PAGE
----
STO is a philosophy favoured by many bureaucratic agencies (military, governmental, and industrial), and it used to be a major method of providing "pseudosecurity" in computing systems.
Its usefulness has declined in the computing world with the rise of open systems, networking, greater understanding of programming techniques, as well as the increase in computing power available to the average person.
The basis of STO has always been to run your system on a "need to know" basis. If a person doesn't know how to do something which could impact system security, then s/he isn't dangerous.
Admittedly, this is sound in theory, but it can tie you into trusting a small group of people for as long as they live. If your employees get an offer of better pay from somewhere else, the knowledge goes with them, whether the knowledge is replaceable or not. Once the secret gets out, that is the end of your security.
Nowadays there is also a greater need for the ordinary user to know details of how your system works than ever before, and STO falls down a as a result. Many users today have advanced knowledge of how their operating system works, and because of their experience will be able to guess at the bits of knowledge that they didn't "need to know". This bypasses the whole basis of STO, and makes your security useless.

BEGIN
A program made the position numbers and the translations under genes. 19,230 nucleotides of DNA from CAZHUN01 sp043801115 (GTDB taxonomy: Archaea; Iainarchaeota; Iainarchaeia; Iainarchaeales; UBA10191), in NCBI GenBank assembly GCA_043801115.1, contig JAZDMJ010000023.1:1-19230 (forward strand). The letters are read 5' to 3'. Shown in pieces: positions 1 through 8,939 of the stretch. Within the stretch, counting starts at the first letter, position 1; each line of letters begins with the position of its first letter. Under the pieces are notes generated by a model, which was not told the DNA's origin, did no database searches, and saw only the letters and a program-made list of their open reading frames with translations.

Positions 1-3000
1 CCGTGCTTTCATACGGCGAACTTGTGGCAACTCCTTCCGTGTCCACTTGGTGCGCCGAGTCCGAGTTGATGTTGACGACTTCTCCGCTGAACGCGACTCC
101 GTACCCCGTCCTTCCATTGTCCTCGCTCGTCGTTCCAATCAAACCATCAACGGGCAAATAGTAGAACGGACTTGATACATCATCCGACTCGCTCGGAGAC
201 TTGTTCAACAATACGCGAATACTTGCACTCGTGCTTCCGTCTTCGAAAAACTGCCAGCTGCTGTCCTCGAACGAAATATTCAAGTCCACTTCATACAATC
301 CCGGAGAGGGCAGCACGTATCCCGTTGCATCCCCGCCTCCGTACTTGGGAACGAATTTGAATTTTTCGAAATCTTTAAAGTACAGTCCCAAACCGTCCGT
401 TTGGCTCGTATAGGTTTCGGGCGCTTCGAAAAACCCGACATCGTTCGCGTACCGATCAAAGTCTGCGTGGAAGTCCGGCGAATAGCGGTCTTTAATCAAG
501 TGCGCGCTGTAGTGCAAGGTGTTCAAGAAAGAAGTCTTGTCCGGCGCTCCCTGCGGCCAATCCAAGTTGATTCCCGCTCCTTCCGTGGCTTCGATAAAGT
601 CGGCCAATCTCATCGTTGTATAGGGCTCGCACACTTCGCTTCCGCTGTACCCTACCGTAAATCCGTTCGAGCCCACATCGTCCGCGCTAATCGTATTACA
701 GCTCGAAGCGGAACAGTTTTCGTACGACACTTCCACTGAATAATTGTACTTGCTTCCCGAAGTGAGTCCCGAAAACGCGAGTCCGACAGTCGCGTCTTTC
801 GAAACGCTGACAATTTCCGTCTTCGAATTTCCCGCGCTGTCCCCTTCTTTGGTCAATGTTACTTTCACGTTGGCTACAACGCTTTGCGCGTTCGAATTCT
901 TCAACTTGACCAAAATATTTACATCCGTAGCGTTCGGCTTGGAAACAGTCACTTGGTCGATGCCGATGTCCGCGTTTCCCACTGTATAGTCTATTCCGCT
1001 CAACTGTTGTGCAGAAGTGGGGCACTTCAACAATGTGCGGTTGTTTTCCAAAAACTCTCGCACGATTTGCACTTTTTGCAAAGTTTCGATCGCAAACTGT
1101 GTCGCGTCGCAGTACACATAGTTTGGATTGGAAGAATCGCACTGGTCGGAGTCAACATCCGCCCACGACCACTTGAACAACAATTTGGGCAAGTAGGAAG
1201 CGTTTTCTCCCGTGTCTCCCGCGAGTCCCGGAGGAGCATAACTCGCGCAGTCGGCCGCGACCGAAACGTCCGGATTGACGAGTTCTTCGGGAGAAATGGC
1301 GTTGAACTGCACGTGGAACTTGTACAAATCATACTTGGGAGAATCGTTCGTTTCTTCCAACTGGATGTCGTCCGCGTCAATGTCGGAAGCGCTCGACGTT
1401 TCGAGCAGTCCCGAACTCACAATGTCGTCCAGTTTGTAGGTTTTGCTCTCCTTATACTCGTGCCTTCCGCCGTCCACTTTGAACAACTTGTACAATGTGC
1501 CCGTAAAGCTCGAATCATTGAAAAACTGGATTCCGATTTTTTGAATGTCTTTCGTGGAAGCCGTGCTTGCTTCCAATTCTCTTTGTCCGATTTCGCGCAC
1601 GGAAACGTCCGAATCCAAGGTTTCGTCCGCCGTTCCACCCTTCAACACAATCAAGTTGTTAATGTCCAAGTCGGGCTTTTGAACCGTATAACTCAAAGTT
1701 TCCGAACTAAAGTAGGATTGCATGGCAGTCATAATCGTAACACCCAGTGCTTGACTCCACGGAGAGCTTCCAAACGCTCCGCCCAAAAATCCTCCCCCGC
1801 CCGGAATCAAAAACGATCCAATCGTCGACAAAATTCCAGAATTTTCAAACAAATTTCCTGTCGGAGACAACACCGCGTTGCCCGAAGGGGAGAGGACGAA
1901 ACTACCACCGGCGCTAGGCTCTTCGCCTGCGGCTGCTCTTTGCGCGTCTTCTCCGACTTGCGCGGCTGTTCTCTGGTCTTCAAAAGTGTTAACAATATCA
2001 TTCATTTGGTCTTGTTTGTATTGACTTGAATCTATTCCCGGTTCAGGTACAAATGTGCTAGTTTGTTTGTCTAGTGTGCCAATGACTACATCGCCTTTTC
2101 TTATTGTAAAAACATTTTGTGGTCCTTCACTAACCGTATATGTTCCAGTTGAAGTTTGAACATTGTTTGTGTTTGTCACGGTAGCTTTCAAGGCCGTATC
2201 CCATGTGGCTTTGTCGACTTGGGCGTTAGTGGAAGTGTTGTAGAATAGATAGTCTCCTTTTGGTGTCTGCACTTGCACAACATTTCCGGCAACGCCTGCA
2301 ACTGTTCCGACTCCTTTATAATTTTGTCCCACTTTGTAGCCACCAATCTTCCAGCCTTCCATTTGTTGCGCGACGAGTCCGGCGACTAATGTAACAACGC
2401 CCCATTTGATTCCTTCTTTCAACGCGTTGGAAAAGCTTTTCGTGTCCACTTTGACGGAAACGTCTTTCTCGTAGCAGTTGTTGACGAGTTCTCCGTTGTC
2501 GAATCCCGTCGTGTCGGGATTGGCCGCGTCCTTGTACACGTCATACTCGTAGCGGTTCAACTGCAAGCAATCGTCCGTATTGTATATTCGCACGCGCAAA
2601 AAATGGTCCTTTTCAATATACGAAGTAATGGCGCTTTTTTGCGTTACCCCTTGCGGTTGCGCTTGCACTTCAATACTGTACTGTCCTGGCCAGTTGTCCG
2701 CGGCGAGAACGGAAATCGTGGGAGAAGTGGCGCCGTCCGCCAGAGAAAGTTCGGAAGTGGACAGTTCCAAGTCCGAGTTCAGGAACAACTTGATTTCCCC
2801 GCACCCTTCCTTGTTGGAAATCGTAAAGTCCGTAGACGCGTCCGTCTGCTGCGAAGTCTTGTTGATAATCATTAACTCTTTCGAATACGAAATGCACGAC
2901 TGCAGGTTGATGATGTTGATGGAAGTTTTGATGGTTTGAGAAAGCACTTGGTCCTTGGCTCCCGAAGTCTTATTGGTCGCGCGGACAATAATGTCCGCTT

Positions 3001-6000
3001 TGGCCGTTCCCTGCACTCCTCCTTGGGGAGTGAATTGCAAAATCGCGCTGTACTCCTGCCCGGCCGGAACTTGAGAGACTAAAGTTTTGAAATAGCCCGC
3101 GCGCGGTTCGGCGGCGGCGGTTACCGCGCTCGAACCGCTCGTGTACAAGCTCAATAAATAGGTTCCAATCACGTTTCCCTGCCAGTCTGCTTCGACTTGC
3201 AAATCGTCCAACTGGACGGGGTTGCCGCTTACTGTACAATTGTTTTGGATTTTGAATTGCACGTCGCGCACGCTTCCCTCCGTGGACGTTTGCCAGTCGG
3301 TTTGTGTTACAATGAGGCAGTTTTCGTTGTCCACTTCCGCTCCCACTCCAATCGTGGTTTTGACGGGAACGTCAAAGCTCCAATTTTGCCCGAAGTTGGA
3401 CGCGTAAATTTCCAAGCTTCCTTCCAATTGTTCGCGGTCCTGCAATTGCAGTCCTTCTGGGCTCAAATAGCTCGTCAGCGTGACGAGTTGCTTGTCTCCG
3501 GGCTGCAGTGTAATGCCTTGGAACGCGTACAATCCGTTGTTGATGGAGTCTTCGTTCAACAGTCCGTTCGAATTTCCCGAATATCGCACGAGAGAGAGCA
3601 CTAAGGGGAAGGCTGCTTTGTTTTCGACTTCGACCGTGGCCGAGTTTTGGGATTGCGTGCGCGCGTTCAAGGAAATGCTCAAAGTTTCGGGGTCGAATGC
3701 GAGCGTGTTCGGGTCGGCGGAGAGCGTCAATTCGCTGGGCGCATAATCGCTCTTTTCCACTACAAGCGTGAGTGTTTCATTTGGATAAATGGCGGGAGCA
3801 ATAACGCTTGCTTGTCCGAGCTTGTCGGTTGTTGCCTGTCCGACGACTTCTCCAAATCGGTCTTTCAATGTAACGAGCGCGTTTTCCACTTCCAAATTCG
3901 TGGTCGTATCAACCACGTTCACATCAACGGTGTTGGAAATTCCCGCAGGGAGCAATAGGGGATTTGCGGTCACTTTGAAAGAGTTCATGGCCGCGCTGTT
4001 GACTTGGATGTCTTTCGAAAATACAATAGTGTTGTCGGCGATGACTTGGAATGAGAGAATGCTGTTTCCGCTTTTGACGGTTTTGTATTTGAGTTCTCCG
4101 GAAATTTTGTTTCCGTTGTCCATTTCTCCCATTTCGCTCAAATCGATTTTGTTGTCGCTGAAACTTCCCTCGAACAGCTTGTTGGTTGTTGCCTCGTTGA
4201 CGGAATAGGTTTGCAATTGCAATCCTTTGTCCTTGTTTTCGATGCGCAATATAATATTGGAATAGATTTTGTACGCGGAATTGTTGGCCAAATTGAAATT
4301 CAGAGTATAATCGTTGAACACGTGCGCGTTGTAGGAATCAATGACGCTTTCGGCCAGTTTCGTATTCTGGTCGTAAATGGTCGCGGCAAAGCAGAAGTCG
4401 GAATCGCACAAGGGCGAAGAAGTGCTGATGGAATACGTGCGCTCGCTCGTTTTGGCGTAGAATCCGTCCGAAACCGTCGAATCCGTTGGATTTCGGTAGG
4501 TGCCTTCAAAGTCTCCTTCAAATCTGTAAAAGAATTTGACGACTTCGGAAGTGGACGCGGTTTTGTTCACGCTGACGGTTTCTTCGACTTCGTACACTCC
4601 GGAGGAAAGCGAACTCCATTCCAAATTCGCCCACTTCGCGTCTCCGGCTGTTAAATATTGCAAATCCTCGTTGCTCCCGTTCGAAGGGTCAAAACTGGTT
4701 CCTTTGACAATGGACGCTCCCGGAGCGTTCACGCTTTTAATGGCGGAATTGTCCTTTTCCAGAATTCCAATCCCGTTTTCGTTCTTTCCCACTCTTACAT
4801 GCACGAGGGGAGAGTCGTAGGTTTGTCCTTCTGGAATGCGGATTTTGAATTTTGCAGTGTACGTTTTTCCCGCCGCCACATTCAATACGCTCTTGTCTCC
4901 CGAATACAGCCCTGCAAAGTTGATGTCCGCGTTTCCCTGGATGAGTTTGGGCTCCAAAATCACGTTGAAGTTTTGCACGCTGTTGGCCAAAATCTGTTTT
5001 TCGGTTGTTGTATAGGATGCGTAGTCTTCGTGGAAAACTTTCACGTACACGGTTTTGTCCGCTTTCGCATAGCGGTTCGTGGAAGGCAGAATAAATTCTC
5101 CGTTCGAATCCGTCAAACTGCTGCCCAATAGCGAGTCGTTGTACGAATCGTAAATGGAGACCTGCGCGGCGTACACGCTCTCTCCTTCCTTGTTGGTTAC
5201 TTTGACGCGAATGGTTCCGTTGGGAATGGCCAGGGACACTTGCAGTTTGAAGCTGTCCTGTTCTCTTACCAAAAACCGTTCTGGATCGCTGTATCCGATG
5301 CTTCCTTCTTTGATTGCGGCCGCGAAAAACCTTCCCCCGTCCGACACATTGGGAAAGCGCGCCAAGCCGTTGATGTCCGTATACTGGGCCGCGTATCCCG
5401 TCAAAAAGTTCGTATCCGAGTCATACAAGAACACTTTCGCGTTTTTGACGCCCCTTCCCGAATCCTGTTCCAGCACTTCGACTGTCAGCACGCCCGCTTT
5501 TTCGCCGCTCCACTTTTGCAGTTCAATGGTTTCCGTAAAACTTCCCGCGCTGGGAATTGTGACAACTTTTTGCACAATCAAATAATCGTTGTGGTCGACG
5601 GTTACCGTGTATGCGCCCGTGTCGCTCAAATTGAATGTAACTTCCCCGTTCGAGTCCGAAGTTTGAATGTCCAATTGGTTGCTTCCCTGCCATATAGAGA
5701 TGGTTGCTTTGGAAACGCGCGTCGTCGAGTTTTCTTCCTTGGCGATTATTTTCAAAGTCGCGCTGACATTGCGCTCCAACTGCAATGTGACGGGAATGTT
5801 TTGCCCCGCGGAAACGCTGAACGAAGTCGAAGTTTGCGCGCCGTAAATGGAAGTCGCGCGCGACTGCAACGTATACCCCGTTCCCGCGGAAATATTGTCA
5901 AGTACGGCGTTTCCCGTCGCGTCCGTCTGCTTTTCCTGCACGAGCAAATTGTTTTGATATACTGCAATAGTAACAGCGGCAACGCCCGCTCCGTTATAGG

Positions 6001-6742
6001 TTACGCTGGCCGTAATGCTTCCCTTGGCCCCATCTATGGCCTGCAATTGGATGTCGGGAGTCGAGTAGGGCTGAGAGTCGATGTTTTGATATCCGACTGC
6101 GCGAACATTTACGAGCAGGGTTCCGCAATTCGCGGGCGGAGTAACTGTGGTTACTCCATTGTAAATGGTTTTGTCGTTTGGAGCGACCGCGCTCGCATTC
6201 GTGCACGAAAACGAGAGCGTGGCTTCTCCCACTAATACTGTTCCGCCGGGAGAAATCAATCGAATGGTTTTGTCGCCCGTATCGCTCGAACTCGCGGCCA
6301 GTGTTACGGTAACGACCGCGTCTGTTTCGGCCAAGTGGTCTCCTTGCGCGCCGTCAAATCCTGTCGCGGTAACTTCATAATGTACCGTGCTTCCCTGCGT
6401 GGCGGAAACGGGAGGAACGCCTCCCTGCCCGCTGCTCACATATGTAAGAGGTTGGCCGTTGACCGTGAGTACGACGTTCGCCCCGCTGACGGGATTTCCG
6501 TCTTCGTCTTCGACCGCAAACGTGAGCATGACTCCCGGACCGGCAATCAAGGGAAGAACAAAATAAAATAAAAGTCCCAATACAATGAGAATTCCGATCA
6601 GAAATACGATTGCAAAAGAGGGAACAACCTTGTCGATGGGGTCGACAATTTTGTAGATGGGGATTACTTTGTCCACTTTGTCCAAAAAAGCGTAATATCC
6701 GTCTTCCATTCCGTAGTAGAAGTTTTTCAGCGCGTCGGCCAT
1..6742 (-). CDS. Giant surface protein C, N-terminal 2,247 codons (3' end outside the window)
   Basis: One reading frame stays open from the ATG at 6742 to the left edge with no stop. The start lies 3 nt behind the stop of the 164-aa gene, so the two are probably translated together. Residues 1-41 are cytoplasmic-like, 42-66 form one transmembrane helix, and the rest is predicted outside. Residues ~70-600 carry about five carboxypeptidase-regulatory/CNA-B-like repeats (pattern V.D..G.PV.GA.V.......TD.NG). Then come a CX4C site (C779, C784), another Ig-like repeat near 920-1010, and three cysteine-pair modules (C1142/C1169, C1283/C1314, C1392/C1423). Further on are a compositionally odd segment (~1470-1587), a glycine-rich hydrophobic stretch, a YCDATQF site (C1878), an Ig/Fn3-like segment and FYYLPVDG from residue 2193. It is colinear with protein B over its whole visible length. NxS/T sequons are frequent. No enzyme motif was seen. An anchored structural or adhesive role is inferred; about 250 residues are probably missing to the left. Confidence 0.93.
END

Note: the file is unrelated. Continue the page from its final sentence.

Hence there is now a need is to to create systems which attempt to be algorithmically secure (Kerberos, Secure RPC), rather than just philosophically secure. So long as your starting criteria can be met, your system is LOGICALLY secure.
"Shadow Passwords" (below) are sometimes dismissed as STO, but this is incorrect, since (strictly) STO depends on restricting access to an algorithm or technique, whereas shadow passwords provide security by restricting access to vital data.